April 2020 Direct From CDC/Environmental Health Services
April 2020 Journal of Environmental Health (Volume 82, Number 8)
Editor's Note: NEHA strives to provide up-to-date and relevant information on environmental health and to build partnerships in the profession. In pursuit of these goals, we feature a column on environmental health services from the Centers for Disease Control and Prevention (CDC) in every issue of the Journal.
In these columns, authors from CDC's Water, Food, and Environmental Health Services Branch, as well as guest authors, will share insights and information about environmental health programs, trends, issues, and resources. The conclusions of these columns are those of the author(s) and do not necessarily represent the official position of CDC.
Report Summary: The Role of Local Environmental Health Departments in Tick-Related Activities and Services
S. Kayleigh Hall, MPH, REHS, Centers for Disease Control and Prevention
Chelsea L. Gridley-Smith, PhD, National Association of County and City Health Officials
Amy Chang, National Association of County and City Health Officials
Amy Ullman, PhD, Centers for Disease Control and Prevention
Cases of tickborne disease have more than doubled in the past 13 years and represent three quarters of all reported vectorborne disease cases in the U.S. The steadily increasing numbers of reported tickborne diseases in the U.S. have become a vexing public health issue, placing strain on state and local health departments. Slightly more than half of all local health departments (LHDs) provide vector control services and a recent survey of the environmental health (EH) workforce shows that 38% of EH professionals reported working in vector control.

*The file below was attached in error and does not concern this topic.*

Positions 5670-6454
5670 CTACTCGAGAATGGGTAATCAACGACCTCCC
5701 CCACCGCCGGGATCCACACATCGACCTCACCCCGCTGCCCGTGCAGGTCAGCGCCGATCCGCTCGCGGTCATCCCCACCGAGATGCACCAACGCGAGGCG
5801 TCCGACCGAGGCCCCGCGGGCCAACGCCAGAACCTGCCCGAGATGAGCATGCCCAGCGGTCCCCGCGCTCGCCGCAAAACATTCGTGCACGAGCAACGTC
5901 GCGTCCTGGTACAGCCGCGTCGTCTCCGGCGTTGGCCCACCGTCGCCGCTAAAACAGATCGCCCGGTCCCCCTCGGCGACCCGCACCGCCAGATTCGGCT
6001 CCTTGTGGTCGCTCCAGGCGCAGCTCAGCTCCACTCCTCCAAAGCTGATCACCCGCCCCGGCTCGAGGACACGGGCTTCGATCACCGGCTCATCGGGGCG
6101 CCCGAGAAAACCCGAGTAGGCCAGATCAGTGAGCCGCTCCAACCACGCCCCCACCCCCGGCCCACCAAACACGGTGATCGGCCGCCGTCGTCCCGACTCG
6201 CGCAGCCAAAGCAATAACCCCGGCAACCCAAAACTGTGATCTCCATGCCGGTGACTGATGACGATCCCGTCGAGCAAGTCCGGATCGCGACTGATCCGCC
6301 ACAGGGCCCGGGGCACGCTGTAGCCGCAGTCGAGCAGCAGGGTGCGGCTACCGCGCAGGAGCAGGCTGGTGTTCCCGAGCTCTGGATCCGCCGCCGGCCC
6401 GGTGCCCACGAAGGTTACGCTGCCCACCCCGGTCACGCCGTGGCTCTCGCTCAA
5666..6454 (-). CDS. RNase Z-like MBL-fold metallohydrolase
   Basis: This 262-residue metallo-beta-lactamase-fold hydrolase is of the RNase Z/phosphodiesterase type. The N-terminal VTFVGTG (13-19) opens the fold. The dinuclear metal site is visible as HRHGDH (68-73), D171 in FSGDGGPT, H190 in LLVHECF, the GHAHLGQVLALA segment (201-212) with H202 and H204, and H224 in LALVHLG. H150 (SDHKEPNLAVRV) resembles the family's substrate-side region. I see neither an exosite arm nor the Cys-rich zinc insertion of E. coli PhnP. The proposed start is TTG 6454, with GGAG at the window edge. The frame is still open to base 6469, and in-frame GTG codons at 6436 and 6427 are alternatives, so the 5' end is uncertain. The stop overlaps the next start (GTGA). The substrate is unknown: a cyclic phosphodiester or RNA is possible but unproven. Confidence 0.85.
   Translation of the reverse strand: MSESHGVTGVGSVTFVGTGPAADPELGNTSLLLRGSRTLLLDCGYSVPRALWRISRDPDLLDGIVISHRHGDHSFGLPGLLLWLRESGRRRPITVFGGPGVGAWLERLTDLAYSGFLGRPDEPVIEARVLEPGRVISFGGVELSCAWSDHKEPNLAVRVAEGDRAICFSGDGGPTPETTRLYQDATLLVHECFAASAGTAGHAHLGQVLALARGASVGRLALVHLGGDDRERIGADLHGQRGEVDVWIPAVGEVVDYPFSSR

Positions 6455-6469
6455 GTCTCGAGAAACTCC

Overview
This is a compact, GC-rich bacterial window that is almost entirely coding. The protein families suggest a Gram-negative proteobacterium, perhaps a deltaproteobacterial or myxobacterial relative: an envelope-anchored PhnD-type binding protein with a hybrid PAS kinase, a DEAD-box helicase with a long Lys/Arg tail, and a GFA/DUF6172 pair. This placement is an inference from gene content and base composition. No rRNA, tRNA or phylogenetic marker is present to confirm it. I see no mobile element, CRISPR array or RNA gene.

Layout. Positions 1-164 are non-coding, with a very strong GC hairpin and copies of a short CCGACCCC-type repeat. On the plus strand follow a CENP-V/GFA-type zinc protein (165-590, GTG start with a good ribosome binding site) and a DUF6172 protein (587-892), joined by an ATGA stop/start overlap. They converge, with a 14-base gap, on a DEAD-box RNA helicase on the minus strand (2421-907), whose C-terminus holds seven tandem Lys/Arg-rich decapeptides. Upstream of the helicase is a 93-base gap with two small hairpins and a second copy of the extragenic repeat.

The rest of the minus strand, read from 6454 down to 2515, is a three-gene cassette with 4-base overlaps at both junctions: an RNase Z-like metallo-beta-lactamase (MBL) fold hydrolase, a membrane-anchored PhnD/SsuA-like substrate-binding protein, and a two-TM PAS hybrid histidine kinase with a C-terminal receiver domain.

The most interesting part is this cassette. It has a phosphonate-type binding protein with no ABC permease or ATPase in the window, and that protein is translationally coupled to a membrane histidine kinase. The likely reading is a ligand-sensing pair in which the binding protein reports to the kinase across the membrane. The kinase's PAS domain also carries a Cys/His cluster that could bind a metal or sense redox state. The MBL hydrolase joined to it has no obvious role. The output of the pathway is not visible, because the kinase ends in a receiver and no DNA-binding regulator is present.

While many LHDs perform vector surveillance and control activities, the number and types of tick-related activities performed is poorly understood. To this end, the Centers for Disease Control and Prevention and the National Association of County and City Health Officials partnered to gain a better understanding of current LHD EH department tick-related activities and services offered and their needs for strengthening and enhancing those services. From March to May 2019, key informant interviews were conducted with eight local EH departments and one tribal EH department. The key informant interviews sought to identify the level of involvement of EH professionals in various tick activities, including their practices and resources they use, as well as their technical assistance and resource needs. This month’s column provides a summary of the report on key findings from these interviews.